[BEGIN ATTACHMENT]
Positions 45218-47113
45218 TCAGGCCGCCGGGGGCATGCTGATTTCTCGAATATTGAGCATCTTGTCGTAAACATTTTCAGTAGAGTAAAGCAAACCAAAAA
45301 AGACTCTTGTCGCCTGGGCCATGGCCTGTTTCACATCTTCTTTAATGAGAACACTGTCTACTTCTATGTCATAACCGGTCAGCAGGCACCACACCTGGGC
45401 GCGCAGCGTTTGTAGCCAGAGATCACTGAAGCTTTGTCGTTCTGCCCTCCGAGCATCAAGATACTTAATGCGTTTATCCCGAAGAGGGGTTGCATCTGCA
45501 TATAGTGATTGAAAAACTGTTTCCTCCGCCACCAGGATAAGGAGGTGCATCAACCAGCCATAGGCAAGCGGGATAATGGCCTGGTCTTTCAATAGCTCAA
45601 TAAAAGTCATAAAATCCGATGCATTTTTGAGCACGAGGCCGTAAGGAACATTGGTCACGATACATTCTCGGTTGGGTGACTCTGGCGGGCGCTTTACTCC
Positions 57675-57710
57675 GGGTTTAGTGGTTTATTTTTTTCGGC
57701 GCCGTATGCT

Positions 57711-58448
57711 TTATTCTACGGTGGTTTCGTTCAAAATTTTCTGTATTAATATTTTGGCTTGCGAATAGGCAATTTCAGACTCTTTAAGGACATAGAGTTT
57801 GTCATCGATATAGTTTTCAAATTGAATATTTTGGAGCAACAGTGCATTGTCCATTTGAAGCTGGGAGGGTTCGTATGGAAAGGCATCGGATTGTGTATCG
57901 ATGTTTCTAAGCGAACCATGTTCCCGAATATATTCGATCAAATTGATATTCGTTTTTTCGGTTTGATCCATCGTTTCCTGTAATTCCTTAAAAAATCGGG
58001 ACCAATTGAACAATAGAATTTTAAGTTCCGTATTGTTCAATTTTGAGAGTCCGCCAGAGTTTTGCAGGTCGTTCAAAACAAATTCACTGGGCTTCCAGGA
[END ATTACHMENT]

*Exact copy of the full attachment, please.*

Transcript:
Positions 45218-47113
45218 TCAGGCCGCCGGGGGCATGCTGATTTCTCGAATATTGAGCATCTTGTCGTAAACATTTTCAGTAGAGTAAAGCAAACCAAAAA
45301 AGACTCTTGTCGCCTGGGCCATGGCCTGTTTCACATCTTCTTTAATGAGAACACTGTCTACTTCTATGTCATAACCGGTCAGCAGGCACCACACCTGGGC
45401 GCGCAGCGTTTGTAGCCAGAGATCACTGAAGCTTTGTCGTTCTGCCCTCCGAGCATCAAGATACTTAATGCGTTTATCCCGAAGAGGGGTTGCATCTGCA
45501 TATAGTGATTGAAAAACTGTTTCCTCCGCCACCAGGATAAGGAGGTGCATCAACCAGCCATAGGCAAGCGGGATAATGGCCTGGTCTTTCAATAGCTCAA
45601 TAAAAGTCATAAAATCCGATGCATTTTTGAGCACGAGGCCGTAAGGAACATTGGTCACGATACATTCTCGGTTGGGTGACTCTGGCGGGCGCTTTACTCC
Positions 57675-57710
57675 GGGTTTAGTGGTTTATTTTTTTCGGC
57701 GCCGTATGCT

Positions 57711-58448
57711 TTATTCTACGGTGGTTTCGTTCAAAATTTTCTGTATTAATATTTTGGCTTGCGAATAGGCAATTTCAGACTCTTTAAGGACATAGAGTTT
57801 GTCATCGATATAGTTTTCAAATTGAATATTTTGGAGCAACAGTGCATTGTCCATTTGAAGCTGGGAGGGTTCGTATGGAAAGGCATCGGATTGTGTATCG
57901 ATGTTTCTAAGCGAACCATGTTCCCGAATATATTCGATCAAATTGATATTCGTTTTTTCGGTTTGATCCATCGTTTCCTGTAATTCCTTAAAAAATCGGG
58001 ACCAATTGAACAATAGAATTTTAAGTTCCGTATTGTTCAATTTTGAGAGTCCGCCAGAGTTTTGCAGGTCGTTCAAAACAAATTCACTGGGCTTCCAGGA